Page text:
Friday, August 12, 2011
Hail Voyagers! We return to normal programming here at Trip Inside This House HQ. Or, what passes for normal where all manner of quark and strange are revered, cajoled, and held in high regard. This is our life.
For those paying attention, we feted the album by our respondent for this edition of "10 Questions" a few months ago, May to be exact. I also placed it among my "Top 10 of the First Half of 2011" posted per request at the radio station's Trip Inside This House show page.
It's still holding on to a lofty spot among my personal Best Of's for this year. Like the claw of my boy cat, Rollie Fingers. His seem to grow at twice the rate of the girl's, Vida Blue. It's a sturdy claw. OK, where were we..?
Oh, yes. It's Rachel from MMOSS!Highly capable, as you'll soon read, of pulling back the curtain.
So, let's on with this exercise shall we? It's what you came for:
1. In ten words-or less, define "psychedelic music."
mind-altering, hypnogogic dribble encouraging day dreams via sonic journey
2. What is the most psychedelic instrument? ( why that one?)
the thing about instruments is that is all they are. i mean, sitars rule and an infinity exists in the bending of its string, and a shruti box drones and aligns with the player's breathing tricking her into believing they are one and you can sound a bell and move it all around your head and hear the tone change but what makes an instrument psychedelic has more to do with the spirit and breath moving through it than it's dead body.
3. Favorite psychedelic album of all time?
oh man, this is a hard one. time- "before there was time" ('68) - i don't know too much about these guys other than the singer had really tall leather boots, they were from canada and dug on things like poetry, metaphysics and sonic assault. i bought this record on a whim and it didn't leave my stereo for months and months. half of the record is composed of these baroque folk songs, staring harpsichords and lutes and bells and recorders, but the other half is some of the most raucous, heavy grooves i have ever heard - there are spoken word parts, an e. e. cumming's poem turned into a song, "lily has a rose" and embodies everything i love about psychedelia.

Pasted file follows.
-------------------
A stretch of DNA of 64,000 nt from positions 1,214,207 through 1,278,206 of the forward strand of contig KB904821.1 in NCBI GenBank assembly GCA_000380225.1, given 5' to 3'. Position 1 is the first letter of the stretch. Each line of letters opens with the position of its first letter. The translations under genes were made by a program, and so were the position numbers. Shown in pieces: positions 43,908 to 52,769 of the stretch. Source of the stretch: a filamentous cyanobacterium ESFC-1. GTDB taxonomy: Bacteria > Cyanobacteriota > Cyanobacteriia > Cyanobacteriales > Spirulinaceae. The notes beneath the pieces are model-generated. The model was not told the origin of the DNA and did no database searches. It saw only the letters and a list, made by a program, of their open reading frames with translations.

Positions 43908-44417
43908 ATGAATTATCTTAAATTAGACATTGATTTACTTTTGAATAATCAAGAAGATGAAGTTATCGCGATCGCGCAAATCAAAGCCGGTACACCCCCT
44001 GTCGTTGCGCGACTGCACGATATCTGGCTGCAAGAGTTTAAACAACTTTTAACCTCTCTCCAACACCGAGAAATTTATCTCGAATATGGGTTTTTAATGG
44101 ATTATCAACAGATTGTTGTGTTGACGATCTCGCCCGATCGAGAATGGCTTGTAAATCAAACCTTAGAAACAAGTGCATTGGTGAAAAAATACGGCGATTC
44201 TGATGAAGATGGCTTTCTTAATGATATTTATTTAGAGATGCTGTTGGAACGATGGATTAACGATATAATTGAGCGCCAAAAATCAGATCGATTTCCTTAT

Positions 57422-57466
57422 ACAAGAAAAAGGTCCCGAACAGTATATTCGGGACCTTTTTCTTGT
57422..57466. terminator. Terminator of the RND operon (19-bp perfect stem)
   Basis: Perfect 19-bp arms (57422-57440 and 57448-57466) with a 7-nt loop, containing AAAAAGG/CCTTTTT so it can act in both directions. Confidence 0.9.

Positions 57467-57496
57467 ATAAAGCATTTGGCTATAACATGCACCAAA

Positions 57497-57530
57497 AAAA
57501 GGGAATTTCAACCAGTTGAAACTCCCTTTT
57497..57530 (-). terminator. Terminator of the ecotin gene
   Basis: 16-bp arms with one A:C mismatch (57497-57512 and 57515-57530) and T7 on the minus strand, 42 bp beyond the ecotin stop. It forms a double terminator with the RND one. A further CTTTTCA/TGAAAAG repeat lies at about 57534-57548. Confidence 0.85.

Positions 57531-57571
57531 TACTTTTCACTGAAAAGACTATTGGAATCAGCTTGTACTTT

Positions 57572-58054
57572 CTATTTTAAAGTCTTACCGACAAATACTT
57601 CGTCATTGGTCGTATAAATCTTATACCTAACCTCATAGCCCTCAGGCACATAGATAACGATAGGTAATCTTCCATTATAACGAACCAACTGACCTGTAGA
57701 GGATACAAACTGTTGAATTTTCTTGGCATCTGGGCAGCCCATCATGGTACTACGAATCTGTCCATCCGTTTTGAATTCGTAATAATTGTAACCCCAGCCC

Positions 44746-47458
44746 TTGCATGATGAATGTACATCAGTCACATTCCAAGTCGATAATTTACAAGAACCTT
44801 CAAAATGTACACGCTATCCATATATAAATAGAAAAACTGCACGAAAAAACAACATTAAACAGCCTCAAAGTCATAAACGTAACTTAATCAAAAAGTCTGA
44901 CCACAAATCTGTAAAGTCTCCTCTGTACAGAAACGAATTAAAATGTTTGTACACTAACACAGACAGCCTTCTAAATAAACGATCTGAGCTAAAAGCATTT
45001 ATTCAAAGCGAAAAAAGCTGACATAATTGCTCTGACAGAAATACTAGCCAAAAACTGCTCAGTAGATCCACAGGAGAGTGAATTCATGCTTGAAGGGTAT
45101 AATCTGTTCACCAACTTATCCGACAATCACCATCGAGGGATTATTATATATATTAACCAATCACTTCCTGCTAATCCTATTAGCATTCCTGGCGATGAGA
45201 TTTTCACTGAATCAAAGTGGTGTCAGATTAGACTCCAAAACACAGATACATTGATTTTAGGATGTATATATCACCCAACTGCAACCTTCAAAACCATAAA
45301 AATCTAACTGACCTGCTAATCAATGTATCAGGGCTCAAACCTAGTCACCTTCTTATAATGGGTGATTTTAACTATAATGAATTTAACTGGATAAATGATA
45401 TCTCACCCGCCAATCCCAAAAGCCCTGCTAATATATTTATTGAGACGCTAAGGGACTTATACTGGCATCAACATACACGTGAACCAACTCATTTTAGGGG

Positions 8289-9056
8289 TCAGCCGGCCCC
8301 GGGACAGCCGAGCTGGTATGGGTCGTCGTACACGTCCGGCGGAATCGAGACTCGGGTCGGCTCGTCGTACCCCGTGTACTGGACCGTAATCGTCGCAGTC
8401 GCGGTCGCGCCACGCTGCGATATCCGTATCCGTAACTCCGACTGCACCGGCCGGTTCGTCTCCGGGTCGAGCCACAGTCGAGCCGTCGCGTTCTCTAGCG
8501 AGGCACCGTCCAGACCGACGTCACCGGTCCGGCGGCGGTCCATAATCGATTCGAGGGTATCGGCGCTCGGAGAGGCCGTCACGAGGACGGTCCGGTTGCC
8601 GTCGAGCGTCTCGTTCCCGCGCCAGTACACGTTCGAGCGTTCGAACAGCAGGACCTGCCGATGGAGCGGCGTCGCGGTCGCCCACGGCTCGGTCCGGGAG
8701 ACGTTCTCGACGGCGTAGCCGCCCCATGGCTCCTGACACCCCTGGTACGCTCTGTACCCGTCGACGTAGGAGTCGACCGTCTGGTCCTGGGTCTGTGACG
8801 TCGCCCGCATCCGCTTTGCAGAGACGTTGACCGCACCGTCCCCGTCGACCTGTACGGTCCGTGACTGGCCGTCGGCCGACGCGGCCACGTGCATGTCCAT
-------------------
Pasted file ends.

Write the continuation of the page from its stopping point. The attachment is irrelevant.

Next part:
4. What song or album that wouldn't fall into the classic "psych" definition is, nevertheless, psychedelic to you?
'psychedelic music' is about the ability to transform the listener's surroundings and take them into other worlds. i remember when i first heard piper i was like, 'holy shit-mythical beasts, mushrooms, happy animals' and my bedroom seemed more like an incense lounge and i lounged. i bought a lot of compilations, like acid drops and circus days, familiarized myself with records in the psych section at record shops and tried to figure out the string that tied all these different styles of music together. like, what do all these vaudeville songs and hard blues songs and pop songs and funk songs have in common?
the thing about psychedelic music for me is this level of uncertainty, the 'this is going to change at any second' or the overwhelming polyphony of free floating vocals, guitars and any other instrument available. it is either gonna posses you by driving rhythms into your skull, hypnotizing you, or it is going to knock your reference point out and force you to float around with it. with that said, here are some of my fave "non-traditional psych" records: